I recently graduated from Middlebury College with a double major in Economics and Spanish. For most of my senior year, I struggled with the question, “What do you want to do next year?” I really didn’t know, and every time a professor, classmate, or parent asked me it, I cringed.
Now, almost a year after this question began to haunt me, I have realized that my uncertainty was a blessing. It forced me to really keep an open mind and take advantage of my resources and networks at Middlebury. I began to take more electives, participate in different activities and organizations, and meet new people. All of this helped me understand my interests and myself.
By J-term, I lost this sense of uncertainty and I realized what I wanted to do: social entrepreneurship. Everything had gone from so hazy to so clear in one J-term class, “Social Entrepreneurship in the Liberal Arts.” We spent a month discussing the meaning of social entrepreneurship; reading moving books, such as the Blue Sweater by Jacqueline Novogratz; and meeting incredible leaders in the field, like Bill Drayton of Ashoka. The class helped me shape my personal story and showed me that I did not have to separate my social values from work.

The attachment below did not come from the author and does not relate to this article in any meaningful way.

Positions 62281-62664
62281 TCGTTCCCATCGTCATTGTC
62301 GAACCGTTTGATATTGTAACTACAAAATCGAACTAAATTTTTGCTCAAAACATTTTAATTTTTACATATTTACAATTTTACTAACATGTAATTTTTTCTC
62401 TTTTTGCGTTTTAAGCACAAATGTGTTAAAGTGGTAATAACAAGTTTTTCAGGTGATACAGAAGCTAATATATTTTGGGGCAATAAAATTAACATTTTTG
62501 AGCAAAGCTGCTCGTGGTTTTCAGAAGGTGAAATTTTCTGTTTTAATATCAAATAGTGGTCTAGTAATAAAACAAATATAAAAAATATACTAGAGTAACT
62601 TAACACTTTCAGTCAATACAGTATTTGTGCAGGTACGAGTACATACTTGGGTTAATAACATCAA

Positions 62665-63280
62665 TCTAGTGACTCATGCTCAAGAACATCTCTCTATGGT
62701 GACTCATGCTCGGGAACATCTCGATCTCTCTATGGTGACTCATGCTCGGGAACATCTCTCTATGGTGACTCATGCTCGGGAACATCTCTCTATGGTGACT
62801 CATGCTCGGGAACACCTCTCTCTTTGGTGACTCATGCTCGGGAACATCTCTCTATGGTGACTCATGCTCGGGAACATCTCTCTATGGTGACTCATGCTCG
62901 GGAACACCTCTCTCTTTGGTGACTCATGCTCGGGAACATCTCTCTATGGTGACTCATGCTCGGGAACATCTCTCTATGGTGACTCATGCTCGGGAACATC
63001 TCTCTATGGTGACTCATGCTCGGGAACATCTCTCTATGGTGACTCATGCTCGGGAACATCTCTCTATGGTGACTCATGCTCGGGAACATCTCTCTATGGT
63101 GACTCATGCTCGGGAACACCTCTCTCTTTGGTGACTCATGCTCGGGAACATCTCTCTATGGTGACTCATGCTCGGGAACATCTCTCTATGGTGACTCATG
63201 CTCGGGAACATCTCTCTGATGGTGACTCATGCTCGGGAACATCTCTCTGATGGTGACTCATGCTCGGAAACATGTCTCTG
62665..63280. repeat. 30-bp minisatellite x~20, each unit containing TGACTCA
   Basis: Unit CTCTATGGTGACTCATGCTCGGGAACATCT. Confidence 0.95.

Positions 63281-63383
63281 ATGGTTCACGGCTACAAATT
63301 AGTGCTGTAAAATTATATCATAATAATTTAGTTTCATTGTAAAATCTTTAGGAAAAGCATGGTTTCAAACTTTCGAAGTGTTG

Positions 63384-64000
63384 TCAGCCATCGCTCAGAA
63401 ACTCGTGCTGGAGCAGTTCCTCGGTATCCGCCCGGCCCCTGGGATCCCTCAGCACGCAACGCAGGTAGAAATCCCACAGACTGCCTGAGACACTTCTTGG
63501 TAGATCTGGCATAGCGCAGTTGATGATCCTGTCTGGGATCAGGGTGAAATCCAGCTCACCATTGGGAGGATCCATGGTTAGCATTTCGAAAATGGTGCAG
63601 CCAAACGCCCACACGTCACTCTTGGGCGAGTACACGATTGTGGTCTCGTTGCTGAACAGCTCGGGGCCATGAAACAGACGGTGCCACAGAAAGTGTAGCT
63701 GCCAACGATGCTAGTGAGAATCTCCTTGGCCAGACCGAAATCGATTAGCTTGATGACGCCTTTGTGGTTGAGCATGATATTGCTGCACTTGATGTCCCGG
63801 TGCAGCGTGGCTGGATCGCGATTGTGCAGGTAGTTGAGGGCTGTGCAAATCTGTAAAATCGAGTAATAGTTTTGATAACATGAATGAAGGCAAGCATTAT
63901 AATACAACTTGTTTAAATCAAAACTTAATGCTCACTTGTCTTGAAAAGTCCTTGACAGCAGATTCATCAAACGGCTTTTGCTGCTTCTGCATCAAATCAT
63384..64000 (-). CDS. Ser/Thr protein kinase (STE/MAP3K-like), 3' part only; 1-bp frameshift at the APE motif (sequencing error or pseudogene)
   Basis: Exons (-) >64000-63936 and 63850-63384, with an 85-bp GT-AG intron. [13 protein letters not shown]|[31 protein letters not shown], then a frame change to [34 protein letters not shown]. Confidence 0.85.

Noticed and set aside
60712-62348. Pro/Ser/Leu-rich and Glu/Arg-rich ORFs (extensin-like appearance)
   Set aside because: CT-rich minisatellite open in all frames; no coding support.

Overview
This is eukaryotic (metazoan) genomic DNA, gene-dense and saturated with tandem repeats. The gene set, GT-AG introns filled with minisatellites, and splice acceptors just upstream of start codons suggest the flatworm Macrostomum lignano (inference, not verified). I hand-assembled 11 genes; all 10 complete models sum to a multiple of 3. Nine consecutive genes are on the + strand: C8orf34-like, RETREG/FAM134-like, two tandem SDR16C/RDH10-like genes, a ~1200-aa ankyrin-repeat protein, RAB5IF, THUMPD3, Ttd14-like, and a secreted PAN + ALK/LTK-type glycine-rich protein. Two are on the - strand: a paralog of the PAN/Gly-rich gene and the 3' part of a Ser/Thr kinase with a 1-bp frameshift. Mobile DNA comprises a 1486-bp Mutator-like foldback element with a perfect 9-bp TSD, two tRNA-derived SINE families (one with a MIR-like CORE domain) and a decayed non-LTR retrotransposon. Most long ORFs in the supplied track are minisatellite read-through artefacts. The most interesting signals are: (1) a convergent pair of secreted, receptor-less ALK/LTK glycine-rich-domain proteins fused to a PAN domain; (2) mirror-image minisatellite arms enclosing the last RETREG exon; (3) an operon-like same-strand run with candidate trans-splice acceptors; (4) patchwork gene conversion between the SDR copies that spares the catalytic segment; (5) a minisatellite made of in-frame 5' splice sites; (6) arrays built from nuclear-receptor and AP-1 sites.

At the end of January, the Middlebury Center for Social Entrepreneurship launched with a 3-day symposium. The Center invited 12 leading social entrepreneurs to hold workshops and present on their experiences in the field, one of which being Launcht CEO Freeman White. Inspired, I set a personal goal to myself that I would be one of the entrepreneurs invited to present within 10 years.
When I heard that there was an opening at Launcht, I jumped to it. I would be able to pursue my interest in social entrepreneurship; work under the direction of leaders in the field, Spencer and Freeman; and be part of an exciting and growing industry, crowdfunding. It was by definition, a great and ideal opportunity.
For me, social entrepreneurship and crowdfunding go hand in hand. It is a simple solution to raising seed capital that just makes sense. Crowdfunding reduces barriers to fundraising by helping entrepreneurs expand beyond their personal networks. They are not only able to fundraise more money, but also able to gain exposure. Crowdfunding will help more social ventures succeed and make a lasting impact.
I am extremely excited to be exposed to crowdfunding and social entrepreneurial ideas at Launcht. In the past few months, it has been all that I can talk about. Now, I can channel my energy and hopefully make my own impact here.